Duration of Accrual: What’s your debt fund strategy?
There is so much that is written about equity funds, that debt funds seldom get enough limelight. This time, we bring to you the nuances of debt fund investing. Most debt fund managers use 2 strategies to generate gains from their investment, namely, the duration and accrual strategy. Here we understand how these strategies differ and the means to make the best out of these strategies. However, before we embark on understanding the strategies, it is customary that we understand what debt funds are!
Debt mutual funds, often referred to as debt funds invest in fixed income instruments, these could range from Treasury bills, Government Bonds, Corporate Bonds, and money market instruments etc., The investment will yield interest or fixed income and/or capital appreciation. Debt funds are also referred to as fixed-income funds, their cash flow is less volatile and often you have an idea regarding the possible returns that can be generated from the investment.
The advantages of investing in debt mutual funds are over other debt instruments are manifold:
- High liquidity in contract to other debt instruments where the tenure is fixed
- Higher tax efficiency in comparison to other debt instruments
- Access to debt instruments such as money market instruments which is not accessible to retail investors otherwise due to the high minimum investment amount.
- Ability to invest in a systematic format each month to channelize your savings.
It is a good option for someone who intends to gain a regular income and is also risk averse. Even the most elite investors have a part of their funds in debt to ensure that it can be pulled out in case of emergency. For unforeseen circumstances, having funds in debt can help you leave the rest of your investments unperturbed. However, veterans know to play the debt market well to generate substantial gains.
Often, investors in debt with a duration strategy have an eye on the interest rate movement. This is a strategy where the fund manager will have an interest rate outlook. The duration of the holding is actively managed under this strategy. Let’s understand this with a scenario:
If the fund manager foresees the interest rates are likely to fall, he will maintain a long position in the intended debt fund (here this is achieved by investing in a Long-duration funds / Medium to Long duration funds / Gilt Funds / Dynamic Bond Fund where the underlying instruments are of a long-term nature, 5 – 10-year bonds etc.,). When the interest rates are likely to fall, the investment strategy is to hold a long position by investment in a long-term paper, this is relative to the benchmark, as the focus of any investor/fund manager would be to outperform the benchmark. When the interest rates fall the long positions held will generate capital appreciation, as the bond prices of long-term bonds tend to go up when the interest rates fall.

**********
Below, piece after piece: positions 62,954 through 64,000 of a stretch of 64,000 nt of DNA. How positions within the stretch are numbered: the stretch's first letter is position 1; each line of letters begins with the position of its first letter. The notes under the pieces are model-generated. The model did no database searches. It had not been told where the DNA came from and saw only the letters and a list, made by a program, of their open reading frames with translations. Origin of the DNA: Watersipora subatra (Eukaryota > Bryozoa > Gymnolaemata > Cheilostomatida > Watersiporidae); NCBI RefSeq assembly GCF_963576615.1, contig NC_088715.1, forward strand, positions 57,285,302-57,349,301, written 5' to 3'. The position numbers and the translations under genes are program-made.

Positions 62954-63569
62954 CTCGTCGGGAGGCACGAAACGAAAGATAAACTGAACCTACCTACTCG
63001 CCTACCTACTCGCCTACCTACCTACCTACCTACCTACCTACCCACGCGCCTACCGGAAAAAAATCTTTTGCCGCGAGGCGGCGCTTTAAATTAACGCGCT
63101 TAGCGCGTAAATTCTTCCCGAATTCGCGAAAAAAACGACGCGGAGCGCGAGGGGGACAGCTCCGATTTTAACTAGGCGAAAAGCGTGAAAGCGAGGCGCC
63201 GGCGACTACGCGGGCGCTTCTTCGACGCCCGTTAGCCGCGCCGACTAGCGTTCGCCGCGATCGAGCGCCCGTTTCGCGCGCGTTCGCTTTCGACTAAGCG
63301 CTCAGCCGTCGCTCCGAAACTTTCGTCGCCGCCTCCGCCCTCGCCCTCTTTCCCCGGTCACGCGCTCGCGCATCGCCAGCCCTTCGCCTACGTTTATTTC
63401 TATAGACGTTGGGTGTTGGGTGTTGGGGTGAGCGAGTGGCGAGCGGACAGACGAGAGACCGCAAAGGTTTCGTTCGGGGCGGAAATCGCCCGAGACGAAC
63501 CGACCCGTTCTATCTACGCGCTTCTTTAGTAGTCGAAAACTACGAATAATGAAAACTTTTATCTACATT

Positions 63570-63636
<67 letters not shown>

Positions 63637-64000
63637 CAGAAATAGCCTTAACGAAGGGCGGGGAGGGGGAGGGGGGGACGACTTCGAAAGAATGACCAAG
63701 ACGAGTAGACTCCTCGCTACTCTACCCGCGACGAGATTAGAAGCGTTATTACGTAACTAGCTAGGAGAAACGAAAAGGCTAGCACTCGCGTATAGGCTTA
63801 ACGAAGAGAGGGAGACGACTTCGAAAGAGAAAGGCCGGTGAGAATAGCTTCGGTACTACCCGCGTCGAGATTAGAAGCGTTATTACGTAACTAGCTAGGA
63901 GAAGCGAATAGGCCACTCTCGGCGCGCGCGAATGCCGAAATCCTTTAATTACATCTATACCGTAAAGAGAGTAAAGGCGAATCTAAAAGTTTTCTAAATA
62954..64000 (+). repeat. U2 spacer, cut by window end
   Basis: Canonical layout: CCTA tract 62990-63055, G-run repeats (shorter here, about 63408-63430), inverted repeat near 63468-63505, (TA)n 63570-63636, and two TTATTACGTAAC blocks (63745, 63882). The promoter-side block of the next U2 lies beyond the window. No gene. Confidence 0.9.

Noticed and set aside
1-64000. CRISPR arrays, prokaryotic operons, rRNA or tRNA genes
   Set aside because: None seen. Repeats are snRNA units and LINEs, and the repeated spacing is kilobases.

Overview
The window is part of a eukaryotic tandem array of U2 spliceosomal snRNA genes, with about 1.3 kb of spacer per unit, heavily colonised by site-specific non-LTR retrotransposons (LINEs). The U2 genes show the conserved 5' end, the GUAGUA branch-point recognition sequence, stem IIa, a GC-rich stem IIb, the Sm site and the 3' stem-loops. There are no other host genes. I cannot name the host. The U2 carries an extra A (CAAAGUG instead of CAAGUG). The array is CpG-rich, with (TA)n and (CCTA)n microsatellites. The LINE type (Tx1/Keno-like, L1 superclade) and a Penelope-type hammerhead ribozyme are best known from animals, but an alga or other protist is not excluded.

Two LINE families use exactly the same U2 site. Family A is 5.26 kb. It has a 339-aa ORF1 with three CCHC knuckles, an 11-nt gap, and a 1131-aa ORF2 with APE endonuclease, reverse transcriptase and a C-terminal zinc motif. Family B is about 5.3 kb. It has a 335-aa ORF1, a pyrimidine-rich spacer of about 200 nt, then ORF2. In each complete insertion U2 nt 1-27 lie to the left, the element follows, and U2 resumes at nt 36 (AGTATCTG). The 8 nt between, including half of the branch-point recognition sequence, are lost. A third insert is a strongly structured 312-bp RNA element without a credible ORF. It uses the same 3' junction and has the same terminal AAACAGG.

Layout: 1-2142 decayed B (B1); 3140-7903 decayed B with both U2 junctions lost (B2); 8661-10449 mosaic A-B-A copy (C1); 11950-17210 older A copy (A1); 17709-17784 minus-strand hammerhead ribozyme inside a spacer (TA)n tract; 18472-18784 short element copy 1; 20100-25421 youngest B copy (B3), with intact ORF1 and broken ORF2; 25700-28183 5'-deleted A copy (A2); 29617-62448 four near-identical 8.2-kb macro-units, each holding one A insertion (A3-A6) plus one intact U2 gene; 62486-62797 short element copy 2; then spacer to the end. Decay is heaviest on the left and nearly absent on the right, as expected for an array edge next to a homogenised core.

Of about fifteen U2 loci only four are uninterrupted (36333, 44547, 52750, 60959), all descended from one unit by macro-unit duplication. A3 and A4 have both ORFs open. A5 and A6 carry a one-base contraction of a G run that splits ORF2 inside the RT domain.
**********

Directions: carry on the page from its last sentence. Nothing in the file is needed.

On the contrary, if the interest rates are likely to go up, then a short duration has to be maintained concerning the benchmark. The fund manager’s position is always in relation to the benchmark, as the focus is to generate alpha (excess returns as compared to the benchmark).
You must note that the long and short are used in debt funds in the context of the duration of underlying instruments and not from the perspective of buying and selling positions as in the case of equity funds
This strategy differs drastically from that of the duration strategy, the focus here is to earn interest income based on the coupon offered by the underlying instruments from the debt fund held. There is an emphasis on taking advantage of the mismatch in credit quality. Typically, a company with a lower credit quality will offer a higher coupon, as they do not stand the credibility of borrowing at competent rates like the ones that have superior credit quality.
Under this strategy, the fund manager will invest in debt funds with instruments which have lower credit ratings, these instruments provide better coupons than the ones with higher credit ratings. On the other hand, the fund manager speculates that the company’s prospects may improve in the future, which would lead to a revision of credit rating, which could potentially increase the bond prices. Thus, the fund manager can achieve the dual benefit of generating higher coupon yields and possible capital appreciation in the future. It is also pertinent to note that duration strategy is not just about investing in credit risk funds, it is also about altering the duration of holding of a range of funds including corporate bond funds, banking and PSU debt funds etc.,
Both these strategies may be used in appropriate proportion by the fund manager to generate optimal returns. It is important to note that there are severe pitfalls under both strategies, especially so if the economic scene does not pan out as intended.
It takes a trained hand to tactfully execute debt fund strategies, you can reach out to experts at TATA CAPITAL who can help you include the appropriate debt funds in your portfolio which will generate optimal returns and align with your risk profile.